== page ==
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‘For Sam’

Some professional experiences are so profound they have the power to shift perception in a moment. Our clients are so often our teachers.

Many years ago, as a trainee person centred counsellor, I came to understand self harm at a much deeper level when I met Sam.

He had been living rough for several years, pitching a tent in local woodland or sleeping in shop doorways from time to time. His adult life had been tough, so had his childhood. I can see him now, grinning at me across the Formica table that separated us.

Sam didn't have many teeth left. They fell out, or were punched out, over a lifetime of struggle.

Glancing to one side in the glass partitioned cubicle, there were other inmates in conversation with their legal advisers and social workers. Like many of the men I encountered while working in this category A prison, Sam was a victim. He had a traumatic story that went back to when he was a small boy.

Neglected by his mother, abused by his father, Sam had opted to leave home as early as possible and took to the streets. A life of petty crime followed.

But my heart went out to him when he rolled up his sleeve to show me the many cuts that criss-crossed his arms. Mostly they were healed with raised, bluish, keloid scars but, worryingly, some marks looked fresher, brighter, redder than the others.

'Do you want to say something about the cutting Sam?' I asked, and listened attentively as he tried to explain why he did it, how it felt and the purpose it served.

The experience, for me, by the end of the session, was so intense that, when he left the cubicle and I waited for the patrolling officer to open up my door, I hurriedly wrote down all the thoughts and feelings which came to me in that moment. Those words I would later construct into a piece of poetry to try to capture, as best I could, the essence of what Sam had tried so hard to convey to me.

Self harm; latest figures Self harm is in the news again. The UK has the highest self-harm rate of any country in Europe with estimates of 400 in 100,000 people self-harm. High rates of self-harm are reported by individuals who also have borderline personality disorder, depression and eating disorders. It's also been highlighted as a growing problem in our schools.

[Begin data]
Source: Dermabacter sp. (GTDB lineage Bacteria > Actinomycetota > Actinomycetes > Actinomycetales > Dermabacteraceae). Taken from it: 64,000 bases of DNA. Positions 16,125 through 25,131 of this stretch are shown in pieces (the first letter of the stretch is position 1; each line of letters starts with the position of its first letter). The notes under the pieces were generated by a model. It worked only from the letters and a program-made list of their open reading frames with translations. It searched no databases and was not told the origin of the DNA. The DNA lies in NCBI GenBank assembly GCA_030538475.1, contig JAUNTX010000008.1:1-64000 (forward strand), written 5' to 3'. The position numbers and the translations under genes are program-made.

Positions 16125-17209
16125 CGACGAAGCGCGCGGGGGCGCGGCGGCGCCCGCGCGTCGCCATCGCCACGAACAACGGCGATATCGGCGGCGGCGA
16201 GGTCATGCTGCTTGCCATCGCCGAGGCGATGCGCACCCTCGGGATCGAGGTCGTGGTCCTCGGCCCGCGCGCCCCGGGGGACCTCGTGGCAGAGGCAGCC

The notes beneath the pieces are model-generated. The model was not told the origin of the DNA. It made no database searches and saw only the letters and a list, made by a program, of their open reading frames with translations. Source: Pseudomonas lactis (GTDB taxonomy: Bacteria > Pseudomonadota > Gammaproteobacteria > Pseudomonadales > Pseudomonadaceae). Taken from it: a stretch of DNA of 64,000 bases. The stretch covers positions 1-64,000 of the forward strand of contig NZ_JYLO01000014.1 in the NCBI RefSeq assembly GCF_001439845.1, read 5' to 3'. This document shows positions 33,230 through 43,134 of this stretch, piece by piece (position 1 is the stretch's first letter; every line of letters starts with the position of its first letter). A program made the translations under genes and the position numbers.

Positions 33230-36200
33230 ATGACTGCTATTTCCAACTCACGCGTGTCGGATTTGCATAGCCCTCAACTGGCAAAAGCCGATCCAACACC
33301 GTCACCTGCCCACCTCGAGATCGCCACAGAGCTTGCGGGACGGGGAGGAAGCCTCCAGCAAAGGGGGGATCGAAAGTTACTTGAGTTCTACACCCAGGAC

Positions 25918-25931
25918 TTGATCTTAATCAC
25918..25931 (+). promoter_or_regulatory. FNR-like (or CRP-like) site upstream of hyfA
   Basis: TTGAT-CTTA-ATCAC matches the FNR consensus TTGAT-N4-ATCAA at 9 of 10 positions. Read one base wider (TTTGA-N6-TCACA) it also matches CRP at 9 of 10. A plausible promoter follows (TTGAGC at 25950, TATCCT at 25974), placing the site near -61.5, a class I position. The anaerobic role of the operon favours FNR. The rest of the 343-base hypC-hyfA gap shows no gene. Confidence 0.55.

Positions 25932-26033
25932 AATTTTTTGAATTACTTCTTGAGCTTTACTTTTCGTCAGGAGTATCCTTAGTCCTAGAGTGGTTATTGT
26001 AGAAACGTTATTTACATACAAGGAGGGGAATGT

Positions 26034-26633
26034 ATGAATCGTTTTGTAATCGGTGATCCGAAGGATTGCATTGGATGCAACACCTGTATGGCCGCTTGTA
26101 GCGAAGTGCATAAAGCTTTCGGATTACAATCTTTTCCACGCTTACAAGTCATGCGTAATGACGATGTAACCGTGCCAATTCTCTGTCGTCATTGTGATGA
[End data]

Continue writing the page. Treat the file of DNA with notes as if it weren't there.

There has been a threefold increase in the number of teenagers who self-harm in England in the last decade, according to a World Health Organisation collaborative study. However this is unlikely to be the full picture as many more youngsters who harm themselves do not end up in hospital.

So why is self harm on the increase and why does it now seem to affect younger and younger children? Looking at the issue through the 'SAFE SPACE' emotional needs lens can be a very helpful starting point.

Self harm and SAFE SPACE The SAFE SPACE 'recipe' for emotional well-being includes Security, Attention, Fun family and friendship, Emotional intimacy, Status, Privacy, Achievement, Control and Engagement. When these universal human needs are being met, we feel our life is worth living. We feel positive, motivated and engaged with a world which has meaning and purpose for us.

And we have a kind of internal SATNAV which is always trying to push us towards getting these needs met, with a range of 'towards' or 'away from' instincts and emotions, some of which can very uncomfortable.

Along the way, we can develop complex mechanisms for 'affect regulation' or emotional management, as we try to keep emotions within a comfortable range. Drink, drugs and addictions become the props and crutches we might use as adults to get us through.